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FEATURE

Buttoned Down

Are school uniform policies a perfect fit for all students?
Illustration by Zachariah Ohora
Teaching Tolerance illustration of an adult measuring a child with price tags over his clothes

In the 1999-2000 school year, only about 12 percent of U.S. public schools required their students to wear uniforms. Since then, the number of schools requiring uniforms has risen. Uniform policies are now in place at about a fifth of all public schools in the United States—but do school uniforms really level the playing field? 

New research has called into question many of the central claims that encourage schools to adopt uniform policies.

 

Uniforms are cost-effective for low-income families.

Proponents of school uniforms often claim they eliminate the pressure on low-income families to purchase name-brand clothing. The reality is while middle-class families may find uniforms cheaper than purchasing high-end clothing, low-income families often don’t see it that way. Given today’s economic climate, many families rely on resale shops, hand-me-downs and charitable donations—all of which are cheaper than purchasing uniforms.

In post-Katrina Louisiana, access to uniforms is an ongoing concern. The New Orleans schools, like many across the country, don’t offer uniform subsidies. “Many of us are one paycheck away from being homeless,” said Roland McCoy, the father of a ninth-grade student. “Not everyone can afford uniforms.” He estimates a single uniform costs around $165.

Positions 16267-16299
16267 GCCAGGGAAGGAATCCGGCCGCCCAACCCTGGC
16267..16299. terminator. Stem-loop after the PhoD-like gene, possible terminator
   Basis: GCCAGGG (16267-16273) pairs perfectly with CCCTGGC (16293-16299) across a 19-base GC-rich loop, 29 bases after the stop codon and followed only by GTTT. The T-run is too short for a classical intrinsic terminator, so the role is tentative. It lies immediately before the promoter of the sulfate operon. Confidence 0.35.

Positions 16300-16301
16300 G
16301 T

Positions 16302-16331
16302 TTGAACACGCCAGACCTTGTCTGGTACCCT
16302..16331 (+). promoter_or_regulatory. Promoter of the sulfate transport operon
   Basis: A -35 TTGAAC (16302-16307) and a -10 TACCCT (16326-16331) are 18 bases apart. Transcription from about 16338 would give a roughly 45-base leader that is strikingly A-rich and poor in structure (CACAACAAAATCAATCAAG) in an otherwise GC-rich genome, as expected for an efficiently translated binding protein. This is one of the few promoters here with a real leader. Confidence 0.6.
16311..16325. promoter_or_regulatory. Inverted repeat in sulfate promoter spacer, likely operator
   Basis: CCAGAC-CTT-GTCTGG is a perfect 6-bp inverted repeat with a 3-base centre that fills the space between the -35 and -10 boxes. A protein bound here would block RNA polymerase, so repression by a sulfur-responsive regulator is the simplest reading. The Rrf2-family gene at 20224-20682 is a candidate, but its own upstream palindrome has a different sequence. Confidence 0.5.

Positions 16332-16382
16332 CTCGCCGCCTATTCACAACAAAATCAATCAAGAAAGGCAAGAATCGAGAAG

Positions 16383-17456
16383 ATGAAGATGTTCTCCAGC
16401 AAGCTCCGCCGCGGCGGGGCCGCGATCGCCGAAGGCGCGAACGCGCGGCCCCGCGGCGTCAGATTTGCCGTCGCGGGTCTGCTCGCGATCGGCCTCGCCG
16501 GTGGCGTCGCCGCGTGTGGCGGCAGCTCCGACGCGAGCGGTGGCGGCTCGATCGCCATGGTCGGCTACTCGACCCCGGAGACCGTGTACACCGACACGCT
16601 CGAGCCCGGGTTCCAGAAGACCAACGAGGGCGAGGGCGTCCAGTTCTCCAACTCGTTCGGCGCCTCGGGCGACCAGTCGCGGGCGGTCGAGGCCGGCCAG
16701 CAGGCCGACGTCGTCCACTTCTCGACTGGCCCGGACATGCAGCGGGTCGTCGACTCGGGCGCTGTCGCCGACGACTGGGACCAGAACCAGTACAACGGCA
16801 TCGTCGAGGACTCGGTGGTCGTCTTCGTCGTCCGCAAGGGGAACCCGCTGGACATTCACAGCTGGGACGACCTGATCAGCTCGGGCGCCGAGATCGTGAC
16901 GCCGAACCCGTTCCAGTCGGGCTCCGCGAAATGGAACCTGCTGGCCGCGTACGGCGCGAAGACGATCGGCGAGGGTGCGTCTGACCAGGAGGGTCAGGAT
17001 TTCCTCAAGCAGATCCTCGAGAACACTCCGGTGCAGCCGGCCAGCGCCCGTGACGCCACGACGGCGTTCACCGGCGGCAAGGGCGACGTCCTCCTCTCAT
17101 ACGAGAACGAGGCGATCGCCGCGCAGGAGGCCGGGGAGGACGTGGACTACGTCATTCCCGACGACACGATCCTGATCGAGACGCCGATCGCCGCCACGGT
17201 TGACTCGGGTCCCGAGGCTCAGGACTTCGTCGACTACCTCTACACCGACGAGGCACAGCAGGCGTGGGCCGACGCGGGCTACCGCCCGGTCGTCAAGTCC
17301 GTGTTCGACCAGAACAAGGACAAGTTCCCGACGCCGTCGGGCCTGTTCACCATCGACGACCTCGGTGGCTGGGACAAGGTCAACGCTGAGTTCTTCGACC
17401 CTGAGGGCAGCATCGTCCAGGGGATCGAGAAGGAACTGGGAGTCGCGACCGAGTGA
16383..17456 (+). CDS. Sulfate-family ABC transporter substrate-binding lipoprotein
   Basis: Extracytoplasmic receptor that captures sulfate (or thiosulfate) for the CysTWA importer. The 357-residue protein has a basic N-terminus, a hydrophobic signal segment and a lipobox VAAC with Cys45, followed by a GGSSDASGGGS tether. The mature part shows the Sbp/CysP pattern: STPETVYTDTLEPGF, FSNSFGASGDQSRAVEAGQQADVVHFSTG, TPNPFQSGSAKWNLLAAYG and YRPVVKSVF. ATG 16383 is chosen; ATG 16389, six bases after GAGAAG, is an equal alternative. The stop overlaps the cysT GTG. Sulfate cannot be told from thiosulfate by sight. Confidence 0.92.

Uniforms improve student behavior.

Advocates of school uniforms will tell you that they keep students out of trouble, both in the classroom and off campus—but there is little proof, other than anecdotal evidence, that uniforms positively alter student behavior. In fact, studies illustrate the opposite. 

A 2009 University of Houston study based on more than 10 years of data from a large urban district found an increase in disciplinary infractions within uniform schools, specifically for boys. 

In schools with zero tolerance policies, uniforms provide another infraction possibility—one that, though seemingly minor, leads to more suspensions and more students pushed out of the system.

Strict uniform policies may also increase absenteeism, said Jerri Katzerman, deputy legal director for the Southern Poverty Law Center. “When forced to choose between sending a child to school in the wrong outfit—which guarantees suspension—or keeping that student home,” says Katzerman, “many parents choose the latter. Either way, it’s the child who loses out.”

Teaching Tolerance illustration of Alarm Lights Door Frame Metal Detectors while a child pass thru

 

Uniforms prevent crime and violence.

Principal Brett Butler of Kathleen Middle School in Lakeland, Fla., is one of many administrators who consider uniforms a critical school security measure. “When I look around campus, if I see someone not in a uniform, I can easily identify a person who may not belong here,” Butler told the Tampa Tribune.